• Tyson says it will close pork processing plant in Iowa indefinitely dur

    From Bradley S. Sherman@21:1/5 to All on Thu Apr 23 12:29:18 2020
    XPost: alt.fan.states.iowa, alt.fan.rush-limbaugh, sac.politics
    XPost: alt.politics.usa.republican

    Tyson Foods said Wednesday it is suspending operations
    indefinitely at its pork processing plant in Waterloo, Iowa.

    The Arkansas company said it will offer COVID-19 testing to all
    2,800 employees at the plant while it's closed.

    The decision to close Tyson's largest pork processing facility
    came after employees at the company's plants in Waterloo and
    Dakota City, Nebraska, died from COVID-19.

    Chris Schwartz, a Black Hawk County supervisor, said the closure
    is "good news for the employees and for the health and well-
    being of the entire community."

    Schwartz said he hoped the action came "soon enough" to prevent
    more workers from becoming ill.

    More than 180 infections were confirmed among plant workers this
    week, The Associated Press reported, and officials expect that
    number to rise.

    Gov. Kim Reynolds said the state will help with employee
    testing, which she expected to begin Friday.

    Tyson said the Waterloo plant was running at reduced levels of
    production because of worker absenteeism. A decision to restart
    the plant depends on the outcome of the testing, among other
    factors, the company said.

    The Board of Health in Black Hawk County passed a resolution
    Tuesday that called for the plant to close. As of Wednesday, the
    county had a total of 379 confirmed cases of COVID-19 and two
    deaths. The board's resolution called the plant the "largest
    single source" of infection in the county.

    Schwartz said he believed temporarily closing the plant and
    conducting widespread testing of workers, along with taking
    added safety precautions, could prevent a larger disruption of
    the nation's food supply chain.

    Tyson's top concern has been for the safety of employees, said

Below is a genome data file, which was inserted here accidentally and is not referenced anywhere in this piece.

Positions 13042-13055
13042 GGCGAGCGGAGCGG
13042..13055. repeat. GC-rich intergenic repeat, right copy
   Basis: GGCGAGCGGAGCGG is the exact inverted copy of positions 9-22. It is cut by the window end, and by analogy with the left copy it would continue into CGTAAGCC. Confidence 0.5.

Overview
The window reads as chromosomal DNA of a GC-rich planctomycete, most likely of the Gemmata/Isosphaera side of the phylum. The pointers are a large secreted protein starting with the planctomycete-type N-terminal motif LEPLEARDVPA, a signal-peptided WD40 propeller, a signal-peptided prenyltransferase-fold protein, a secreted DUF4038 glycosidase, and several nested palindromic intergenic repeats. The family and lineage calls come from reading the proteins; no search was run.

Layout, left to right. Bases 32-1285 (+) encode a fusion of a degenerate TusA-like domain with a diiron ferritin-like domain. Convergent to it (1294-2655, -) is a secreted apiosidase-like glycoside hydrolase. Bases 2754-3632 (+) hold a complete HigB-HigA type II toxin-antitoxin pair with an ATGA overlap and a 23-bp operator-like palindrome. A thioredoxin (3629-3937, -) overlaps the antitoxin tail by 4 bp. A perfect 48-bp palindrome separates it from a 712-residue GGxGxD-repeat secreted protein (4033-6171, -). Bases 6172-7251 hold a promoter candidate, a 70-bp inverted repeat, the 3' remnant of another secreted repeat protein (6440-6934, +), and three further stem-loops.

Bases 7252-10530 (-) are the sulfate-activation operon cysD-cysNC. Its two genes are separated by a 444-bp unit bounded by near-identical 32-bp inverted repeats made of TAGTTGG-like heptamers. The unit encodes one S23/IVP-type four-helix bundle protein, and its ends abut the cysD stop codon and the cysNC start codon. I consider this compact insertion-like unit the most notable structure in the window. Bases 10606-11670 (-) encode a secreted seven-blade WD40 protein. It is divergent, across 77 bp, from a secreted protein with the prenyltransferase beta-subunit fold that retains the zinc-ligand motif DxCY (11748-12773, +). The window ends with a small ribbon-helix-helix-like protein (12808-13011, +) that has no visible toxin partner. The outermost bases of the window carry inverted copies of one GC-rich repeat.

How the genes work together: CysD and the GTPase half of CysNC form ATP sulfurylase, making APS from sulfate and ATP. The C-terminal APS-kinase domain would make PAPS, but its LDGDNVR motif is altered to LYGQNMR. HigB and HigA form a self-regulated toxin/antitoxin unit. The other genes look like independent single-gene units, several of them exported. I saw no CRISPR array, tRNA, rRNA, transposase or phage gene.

Steve Stouffer, group president of Tyson Fresh Meats, and that
    was "the reason we’ve implemented numerous safety measures
    during this challenging and unprecedented time.”

    “Despite our continued efforts to keep our people safe, while
    fulfilling our critical role of feeding American families, the
    combination of worker absenteeism, COVID-19 cases and community
    concerns has resulted in our decision to stop production,"
    Stouffer said in a statement.

    Tyson said employees will be paid while the plant is closed.

    Stouffer warned that closing the plant, which can process about
    19,500 hogs per day – about 4% of the U.S. pork processing
    capacity – would have "significant ramifications" beyond the

    Smithfield, a meatpacking company, closed a larger processing
    plant in Sioux Falls, South Dakota, near the Iowa border,
    because of a COVID-19 outbreak.

    The Waterloo plant "is part of a larger supply chain that
    includes hundreds of independent farmers, truckers, distributors
    and customers, including grocers,” Stouffer said.

    “It means the loss of a vital market outlet for farmers and
    further contributes to the disruption of the nation’s pork
    supply,” he said.

    Iowa experts warned this week that pork producers face the
    possibility of euthanizing thousands of pigs. The nation has
    lost 25% of its processing capacity as meatpacking plants slowed
    or closed during COVID-19.

    Donnelle Eller covers agriculture, the environment and energy
    for the Register. Reach her at deller@registermedia.com or 515-

    https://www.usatoday.com/story/money/2020/04/22/coronavirus- tyson-closes-pork-processing-meat-packing-plant/3005152001/

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